“More than likely, that will remain an interim position until the new manager is on board,” McCaslin said. “Sandy has been here, she knows the operation. We fully expect things to continue as normal out of that department. They do a tremendous job and have had great successes, and we expect that to continue.”
Council members said they support McCaslin’s approach with both jobs.
“While I believe both of them are excellent and deserve the opportunity to apply for the job if they wish, I think it’s a good decision for (McCaslin) to allow the new manager to come in and have the option of continuing with (Stroud and Dunbeck) or going in a different direction,” said Councilman Michael Holmes. “It would be similar to a new head coach coming on and being able to bring their coaching staff along with them.”
Councilman Victor Jones pointed out that, under High Point’s charter, it’s the job of the manager — not the council — to hire most senior staff.
“I wouldn’t be against it if Randy said, ‘Here’s our new economic developer and our new police chief,’ but that’s not my call; that’s his call,” Jones said. “We just select the city manager, the attorney and the clerk. So ultimately, I’ve got to defer to (McCaslin), who’s been working in public service for 40 years.”
McCaslin said Friday that the city has completed interviews for the Engineering Services Department director position, and that an offer is being made to a preferred candidate.
“We hope to have someone hired the first part of (this) week,” he said.
The department has been without a permanent director since the July 2019 retirement of Keith Pugh. Terry Kuneff served as interim director from then until he retired Jan. 1.
The council is using executive search firm The Mercer Group to identify candidates for city manager.
Holmes said the consultant is gathering information from council members about the qualities they’re looking for in a manager before going nationwide with the search.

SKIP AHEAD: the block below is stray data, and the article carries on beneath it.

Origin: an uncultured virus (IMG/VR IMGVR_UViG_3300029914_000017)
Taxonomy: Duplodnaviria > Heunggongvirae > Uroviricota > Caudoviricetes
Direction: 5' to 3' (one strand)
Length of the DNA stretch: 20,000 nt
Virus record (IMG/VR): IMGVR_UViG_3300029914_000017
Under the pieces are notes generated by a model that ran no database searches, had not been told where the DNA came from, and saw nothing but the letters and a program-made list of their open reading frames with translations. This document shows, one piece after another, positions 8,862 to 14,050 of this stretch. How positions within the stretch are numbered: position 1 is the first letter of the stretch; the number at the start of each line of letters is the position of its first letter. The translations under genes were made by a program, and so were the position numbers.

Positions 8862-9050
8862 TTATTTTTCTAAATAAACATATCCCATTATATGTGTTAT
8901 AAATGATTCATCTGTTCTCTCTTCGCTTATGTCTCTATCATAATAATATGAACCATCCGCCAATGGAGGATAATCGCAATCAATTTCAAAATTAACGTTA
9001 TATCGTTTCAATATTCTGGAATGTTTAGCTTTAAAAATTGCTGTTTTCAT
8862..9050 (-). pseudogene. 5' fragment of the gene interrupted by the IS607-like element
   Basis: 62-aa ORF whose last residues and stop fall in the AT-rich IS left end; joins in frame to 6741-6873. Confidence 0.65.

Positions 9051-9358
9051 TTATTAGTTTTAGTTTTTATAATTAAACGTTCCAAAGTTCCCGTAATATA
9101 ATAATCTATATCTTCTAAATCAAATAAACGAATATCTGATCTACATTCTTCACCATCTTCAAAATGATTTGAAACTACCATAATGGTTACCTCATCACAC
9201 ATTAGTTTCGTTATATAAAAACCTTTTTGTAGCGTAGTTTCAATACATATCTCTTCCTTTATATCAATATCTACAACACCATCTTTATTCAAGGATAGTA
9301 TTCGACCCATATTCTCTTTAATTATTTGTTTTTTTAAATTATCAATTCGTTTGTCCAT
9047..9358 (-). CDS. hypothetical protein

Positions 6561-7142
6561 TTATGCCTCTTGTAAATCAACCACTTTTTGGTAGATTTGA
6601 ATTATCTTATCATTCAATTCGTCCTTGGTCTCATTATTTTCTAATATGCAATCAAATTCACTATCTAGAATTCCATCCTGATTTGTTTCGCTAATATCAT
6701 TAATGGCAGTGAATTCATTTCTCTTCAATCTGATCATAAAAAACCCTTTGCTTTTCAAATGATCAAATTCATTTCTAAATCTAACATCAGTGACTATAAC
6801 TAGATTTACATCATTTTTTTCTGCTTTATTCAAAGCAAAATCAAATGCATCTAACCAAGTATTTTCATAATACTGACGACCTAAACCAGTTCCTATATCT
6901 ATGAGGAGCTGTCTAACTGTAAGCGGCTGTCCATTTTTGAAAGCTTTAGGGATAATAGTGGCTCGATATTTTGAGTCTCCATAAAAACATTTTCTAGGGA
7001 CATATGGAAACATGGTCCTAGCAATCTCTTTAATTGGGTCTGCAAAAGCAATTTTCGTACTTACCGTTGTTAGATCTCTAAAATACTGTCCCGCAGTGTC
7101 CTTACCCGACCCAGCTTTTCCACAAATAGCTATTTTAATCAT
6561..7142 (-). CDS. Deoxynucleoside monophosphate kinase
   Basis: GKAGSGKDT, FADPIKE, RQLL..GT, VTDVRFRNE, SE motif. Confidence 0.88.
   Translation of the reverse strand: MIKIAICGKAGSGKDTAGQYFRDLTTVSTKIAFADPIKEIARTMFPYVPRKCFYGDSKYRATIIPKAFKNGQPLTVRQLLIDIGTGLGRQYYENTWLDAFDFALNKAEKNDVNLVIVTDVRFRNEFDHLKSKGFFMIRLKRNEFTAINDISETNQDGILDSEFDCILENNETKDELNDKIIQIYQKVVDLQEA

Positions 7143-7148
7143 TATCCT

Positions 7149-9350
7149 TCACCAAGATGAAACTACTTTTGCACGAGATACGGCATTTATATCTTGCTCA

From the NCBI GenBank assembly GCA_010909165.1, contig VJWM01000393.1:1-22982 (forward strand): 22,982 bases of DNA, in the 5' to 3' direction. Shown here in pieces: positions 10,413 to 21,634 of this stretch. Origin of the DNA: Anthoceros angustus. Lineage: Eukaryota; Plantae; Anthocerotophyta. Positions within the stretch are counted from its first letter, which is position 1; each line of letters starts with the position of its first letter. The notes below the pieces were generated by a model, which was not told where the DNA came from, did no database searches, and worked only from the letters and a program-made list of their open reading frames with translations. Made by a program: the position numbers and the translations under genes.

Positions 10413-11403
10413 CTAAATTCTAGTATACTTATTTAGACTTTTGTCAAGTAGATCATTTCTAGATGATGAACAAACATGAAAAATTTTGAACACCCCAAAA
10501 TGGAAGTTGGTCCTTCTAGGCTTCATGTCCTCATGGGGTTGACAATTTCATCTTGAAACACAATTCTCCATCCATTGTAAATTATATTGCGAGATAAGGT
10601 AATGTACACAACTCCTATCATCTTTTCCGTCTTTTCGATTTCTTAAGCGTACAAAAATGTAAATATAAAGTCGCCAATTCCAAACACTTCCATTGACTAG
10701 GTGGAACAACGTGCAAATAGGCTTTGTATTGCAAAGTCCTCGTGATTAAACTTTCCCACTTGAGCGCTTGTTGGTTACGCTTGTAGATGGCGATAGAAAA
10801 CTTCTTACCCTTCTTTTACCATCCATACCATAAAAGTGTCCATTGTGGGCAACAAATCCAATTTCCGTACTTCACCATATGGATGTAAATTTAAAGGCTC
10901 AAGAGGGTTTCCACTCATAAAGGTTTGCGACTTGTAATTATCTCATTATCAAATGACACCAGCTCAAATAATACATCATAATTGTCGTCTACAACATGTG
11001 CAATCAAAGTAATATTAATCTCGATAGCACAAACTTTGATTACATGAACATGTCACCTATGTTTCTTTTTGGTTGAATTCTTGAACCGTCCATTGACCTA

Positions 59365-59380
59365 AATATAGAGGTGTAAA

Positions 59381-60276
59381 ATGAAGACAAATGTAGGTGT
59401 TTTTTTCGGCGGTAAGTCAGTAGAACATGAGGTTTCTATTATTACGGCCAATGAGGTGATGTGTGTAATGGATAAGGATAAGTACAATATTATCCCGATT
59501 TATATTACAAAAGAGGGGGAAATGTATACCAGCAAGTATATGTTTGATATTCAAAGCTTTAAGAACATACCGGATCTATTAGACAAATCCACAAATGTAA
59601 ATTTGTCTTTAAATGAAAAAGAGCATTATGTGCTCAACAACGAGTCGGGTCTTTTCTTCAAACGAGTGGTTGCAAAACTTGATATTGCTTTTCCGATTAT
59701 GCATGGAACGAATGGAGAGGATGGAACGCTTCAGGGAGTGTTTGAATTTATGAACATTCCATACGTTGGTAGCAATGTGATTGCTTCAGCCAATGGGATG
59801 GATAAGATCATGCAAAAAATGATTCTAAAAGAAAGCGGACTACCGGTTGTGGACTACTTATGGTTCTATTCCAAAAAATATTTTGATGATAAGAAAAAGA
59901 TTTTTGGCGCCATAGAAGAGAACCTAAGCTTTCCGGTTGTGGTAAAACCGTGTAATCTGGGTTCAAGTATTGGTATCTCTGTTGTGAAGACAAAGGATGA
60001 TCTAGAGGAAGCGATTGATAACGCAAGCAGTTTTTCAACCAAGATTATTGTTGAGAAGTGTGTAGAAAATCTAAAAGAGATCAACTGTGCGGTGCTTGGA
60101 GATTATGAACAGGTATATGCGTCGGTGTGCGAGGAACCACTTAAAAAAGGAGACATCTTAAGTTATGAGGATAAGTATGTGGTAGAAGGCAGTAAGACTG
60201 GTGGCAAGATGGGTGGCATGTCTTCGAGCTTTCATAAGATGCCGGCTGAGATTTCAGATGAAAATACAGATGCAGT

He said he believes the council should take as long as necessary to find the right person and he does not have a goal in mind as to when this should be.
“I would love to see someone who has a progressive mindset on how to grow a city and who has a background in people development,” he said.
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EDITOR’S NOTE: This is the first story in a two-part High Point Confidential series.
It ended with a kiss
The newspapers from 60-plus years ago don’t tell us much about the complicated relationship between James Andrew Baker and his lover, Viola Lankford Parker, but we know it ended with a kiss.
Well, a kiss and a shotgun blast through the heart — that’s why the young couple’s tragic love story was in the papers to begin with. But how did it happen? And why?
The year was 1959, and Baker and Parker had been living together as man and wife in rural Davidson County, though they weren’t actually married. Baker, a 27-year-old sawmill worker and former Thomasville taxi driver, was estranged from his wife, who had left him and was seeking a divorce. He had an illegitimate son with another woman.